4.4 Principle 4 ï¿½ï¿½” Limiting Collection
The collection of personal information shall be limited to that which is necessary for the purposes identified by the organization. Information shall be collected by fair and lawful means.
Organizations shall not collect personal information indiscriminately. Both the amount and the type of information collected shall be limited to that which is necessary to fulfil the purposes identified. Organizations shall specify the type of information collected as part of their information-handling policies and practices, in accordance with the Openness principle (Clause 4.8).
4.8 Principle 8 ï¿½ï¿½” Openness
An organization shall make readily available to individuals specific information about its policies and practices relating to the management of personal information.
Organizations shall be open about their policies and practices with respect to the management of personal information. Individuals shall be able to acquire information about an organization’s policies and practices without unreasonable effort. This information shall be made available in a form that is generally understandable.
Considering Bell Canada was very secretive in their business with filtering technology, among other things, it definitely sounds like Bell Canada is about to get nailed for their use of Deep Packet Inspection. It also sounds like that ‘33% overloaded’ complaint from Bell, as we reported last month, is going to be a part of the trouble Bell put themselves in to.
Second of all, there was mention over the CAIP submission at the CRTC. Michael Geist posted about this, highlighting the privacy concerns Deep Packet Inspection, the technique used to filter P2P traffic:
CAIP is also raising privacy concerns with the throttling, seeking an order that “Bell has acted unlawfully and contrary to the prohibition on carrier interference with the content of messages carried over its telecommunications network contrary to section 36 of the Act and contrary to the Canadian telecommunications policy objectives set out in paragraphs 7(a) and (i) which, inter alia, seek to protect the privacy of persons.” The privacy argument is based on Bell’s deep-packet inspection of Internet traffic. In particular:
“In order to throttle the Internet traffic originating from/or destined for end-user customers of independent ISPs, Bell is using measures to first, open each data packet, examine the packet data and header information, and then apply certain rules to the content in question. This aspect of Bell’s wholesale throttling activities give rise to concerns that Bell’s actions violate the privacy of the communications of its wholesale customers (as well as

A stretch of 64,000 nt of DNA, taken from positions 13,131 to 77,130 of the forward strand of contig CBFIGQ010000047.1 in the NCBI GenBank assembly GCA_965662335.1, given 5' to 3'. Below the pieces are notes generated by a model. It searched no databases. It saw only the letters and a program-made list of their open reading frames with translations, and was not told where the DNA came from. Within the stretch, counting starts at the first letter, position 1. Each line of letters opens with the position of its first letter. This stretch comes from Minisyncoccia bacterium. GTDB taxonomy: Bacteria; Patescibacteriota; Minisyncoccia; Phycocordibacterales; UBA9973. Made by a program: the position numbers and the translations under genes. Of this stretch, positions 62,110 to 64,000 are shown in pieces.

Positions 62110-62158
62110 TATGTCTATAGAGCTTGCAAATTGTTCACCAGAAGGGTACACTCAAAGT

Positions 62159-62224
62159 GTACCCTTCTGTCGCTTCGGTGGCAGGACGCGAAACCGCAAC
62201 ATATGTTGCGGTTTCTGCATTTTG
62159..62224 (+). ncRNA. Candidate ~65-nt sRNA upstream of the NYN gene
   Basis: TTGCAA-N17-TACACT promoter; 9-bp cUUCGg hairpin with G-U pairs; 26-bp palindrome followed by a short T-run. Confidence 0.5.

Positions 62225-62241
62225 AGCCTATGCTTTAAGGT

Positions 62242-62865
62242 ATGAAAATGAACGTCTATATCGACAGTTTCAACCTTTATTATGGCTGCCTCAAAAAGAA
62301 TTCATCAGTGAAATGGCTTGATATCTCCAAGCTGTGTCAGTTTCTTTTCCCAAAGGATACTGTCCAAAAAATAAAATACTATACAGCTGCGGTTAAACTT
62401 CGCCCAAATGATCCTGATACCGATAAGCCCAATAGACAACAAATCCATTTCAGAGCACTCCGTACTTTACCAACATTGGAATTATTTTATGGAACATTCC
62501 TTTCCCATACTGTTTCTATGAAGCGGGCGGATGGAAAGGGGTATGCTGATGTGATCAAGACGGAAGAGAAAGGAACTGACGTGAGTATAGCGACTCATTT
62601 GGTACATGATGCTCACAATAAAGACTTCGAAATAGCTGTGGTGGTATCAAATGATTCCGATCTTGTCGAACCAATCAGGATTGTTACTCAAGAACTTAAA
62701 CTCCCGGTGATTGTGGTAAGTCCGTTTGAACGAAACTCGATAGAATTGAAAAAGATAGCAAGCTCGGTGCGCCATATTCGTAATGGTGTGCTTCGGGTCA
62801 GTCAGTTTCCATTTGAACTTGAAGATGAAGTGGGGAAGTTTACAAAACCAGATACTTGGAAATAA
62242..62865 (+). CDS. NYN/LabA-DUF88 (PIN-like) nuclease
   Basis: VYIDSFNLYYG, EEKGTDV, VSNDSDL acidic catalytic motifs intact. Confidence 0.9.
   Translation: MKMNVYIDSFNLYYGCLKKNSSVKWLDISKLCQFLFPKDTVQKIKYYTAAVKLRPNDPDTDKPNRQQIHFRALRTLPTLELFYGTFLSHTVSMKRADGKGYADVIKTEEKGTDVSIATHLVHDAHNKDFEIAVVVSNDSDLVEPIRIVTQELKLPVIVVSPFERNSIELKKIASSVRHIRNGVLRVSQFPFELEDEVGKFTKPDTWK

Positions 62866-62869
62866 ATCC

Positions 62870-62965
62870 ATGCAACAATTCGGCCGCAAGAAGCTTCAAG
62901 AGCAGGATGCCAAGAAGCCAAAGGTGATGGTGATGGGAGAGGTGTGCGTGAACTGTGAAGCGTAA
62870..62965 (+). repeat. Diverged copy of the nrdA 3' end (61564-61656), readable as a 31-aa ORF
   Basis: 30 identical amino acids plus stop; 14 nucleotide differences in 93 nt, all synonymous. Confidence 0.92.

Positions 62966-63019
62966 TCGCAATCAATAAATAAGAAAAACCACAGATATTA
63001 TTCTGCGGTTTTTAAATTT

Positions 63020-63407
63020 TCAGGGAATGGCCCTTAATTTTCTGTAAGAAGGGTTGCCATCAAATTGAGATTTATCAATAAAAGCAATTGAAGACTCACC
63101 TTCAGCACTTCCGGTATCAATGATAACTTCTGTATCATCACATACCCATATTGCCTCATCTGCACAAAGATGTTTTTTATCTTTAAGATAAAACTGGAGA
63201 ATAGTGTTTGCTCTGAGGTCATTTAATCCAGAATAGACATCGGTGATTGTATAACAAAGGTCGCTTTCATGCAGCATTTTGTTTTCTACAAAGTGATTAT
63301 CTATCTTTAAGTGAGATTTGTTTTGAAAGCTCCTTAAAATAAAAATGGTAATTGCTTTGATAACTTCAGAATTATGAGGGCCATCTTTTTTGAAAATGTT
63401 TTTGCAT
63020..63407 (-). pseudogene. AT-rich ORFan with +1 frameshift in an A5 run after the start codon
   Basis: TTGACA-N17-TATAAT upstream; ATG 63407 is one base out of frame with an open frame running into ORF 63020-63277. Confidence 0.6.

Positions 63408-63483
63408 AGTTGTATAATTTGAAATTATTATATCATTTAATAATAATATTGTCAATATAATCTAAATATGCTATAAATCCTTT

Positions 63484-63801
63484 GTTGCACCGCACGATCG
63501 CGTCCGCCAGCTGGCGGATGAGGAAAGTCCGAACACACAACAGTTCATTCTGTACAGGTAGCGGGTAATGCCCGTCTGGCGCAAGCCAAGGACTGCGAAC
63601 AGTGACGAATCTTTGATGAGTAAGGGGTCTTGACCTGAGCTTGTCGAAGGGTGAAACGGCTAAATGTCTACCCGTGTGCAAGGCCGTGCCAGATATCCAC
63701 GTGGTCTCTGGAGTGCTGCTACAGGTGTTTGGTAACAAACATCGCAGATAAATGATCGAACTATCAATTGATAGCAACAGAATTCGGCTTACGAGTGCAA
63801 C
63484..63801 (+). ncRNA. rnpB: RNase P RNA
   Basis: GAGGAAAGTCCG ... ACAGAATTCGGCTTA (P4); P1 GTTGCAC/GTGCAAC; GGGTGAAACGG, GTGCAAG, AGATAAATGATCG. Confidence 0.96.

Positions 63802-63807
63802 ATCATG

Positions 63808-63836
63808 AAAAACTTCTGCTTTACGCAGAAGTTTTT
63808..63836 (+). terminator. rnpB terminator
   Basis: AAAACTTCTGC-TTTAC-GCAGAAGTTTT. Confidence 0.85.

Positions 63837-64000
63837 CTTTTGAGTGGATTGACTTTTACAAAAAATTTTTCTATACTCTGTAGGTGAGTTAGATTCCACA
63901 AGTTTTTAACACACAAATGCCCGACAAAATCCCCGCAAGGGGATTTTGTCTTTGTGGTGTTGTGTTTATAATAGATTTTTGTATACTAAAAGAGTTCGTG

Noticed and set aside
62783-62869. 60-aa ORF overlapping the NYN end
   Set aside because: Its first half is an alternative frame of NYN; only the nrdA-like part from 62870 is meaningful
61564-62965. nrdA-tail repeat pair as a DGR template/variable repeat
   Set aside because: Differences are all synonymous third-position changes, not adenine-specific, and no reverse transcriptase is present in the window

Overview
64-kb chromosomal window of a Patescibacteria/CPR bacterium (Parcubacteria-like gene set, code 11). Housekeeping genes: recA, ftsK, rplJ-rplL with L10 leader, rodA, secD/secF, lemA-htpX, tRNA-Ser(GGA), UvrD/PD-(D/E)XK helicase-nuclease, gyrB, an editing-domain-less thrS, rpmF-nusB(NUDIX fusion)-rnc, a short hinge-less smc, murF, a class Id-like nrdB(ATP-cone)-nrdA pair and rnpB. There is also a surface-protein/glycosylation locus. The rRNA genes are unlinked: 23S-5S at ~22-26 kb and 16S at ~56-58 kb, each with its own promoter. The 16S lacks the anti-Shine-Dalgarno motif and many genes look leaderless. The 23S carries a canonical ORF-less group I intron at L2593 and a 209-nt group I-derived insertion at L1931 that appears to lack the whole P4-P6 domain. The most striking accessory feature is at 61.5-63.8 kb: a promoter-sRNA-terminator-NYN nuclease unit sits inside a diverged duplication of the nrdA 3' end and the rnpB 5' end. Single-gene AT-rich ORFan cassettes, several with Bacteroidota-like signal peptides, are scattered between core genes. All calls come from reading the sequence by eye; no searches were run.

that of their own end-user customers). It also gives rise to concerns that Bell has violated its duty under section 36 of the Act not to control the content or influence the meaning or purpose of telecommunications carried by it for the public.”
Michael Geist is noting this connection as well:
With CAIP raising the privacy issue in its submission to the CRTC, it was only a matter of time before the Privacy Commissioner was asked to intervene.
Finally, it seems that the complaint stems specifically from a few things, some of which include the fact that Bell did not obtain permission from its customers to use the technology, it didn’t disclose it’s practices in, not only a clear manner, but a timely manner, limit the amount of information they obtain, and the fact that filtering the internet is clearly not an essential practice on the network in the first place.
The case has a number of similarities to the Phorm controversy in Britain where two analysis, one from Richard Clayton and the other from FIPR (which complimented Claytons analysis)
Phorm, of course, has a few key differences in the fact that it’s based on analysis of web surfing behavior while the DPI technology analyzes specific packets from a few protocols. At the same time, the similarities are very real in the fact that both deal with intervention from an Internet Service Provider and capturing and using private information indiscriminately. One thing to consider is the simple fact that the privacy laws in Britain are different from that of Canada. Either way, when an ISP starts collecting personal information in some form or another, there’s bound to be high level controversy at some point.
Whether or not the Privacy Commissioner of Canada will respond is, of course, another matter. There was a case in the past where CIPPIC filed a privacy complaint (namely against Abika.com) back in June of 2004 (second from bottom). The privacy commissioner initially refused to intervene due to a jurisdiction issue, but after going through court for a judicial review, the courts ruled in favor of CIPPIC and the case resumed in 2007.
It’ll be interesting to see what the Privacy Commissioner has to say about this case and if the commissioner will intervene. Looking through the laws CIPPIC sites, it seems reasonable to assume that there’ll be fewer issues in this case.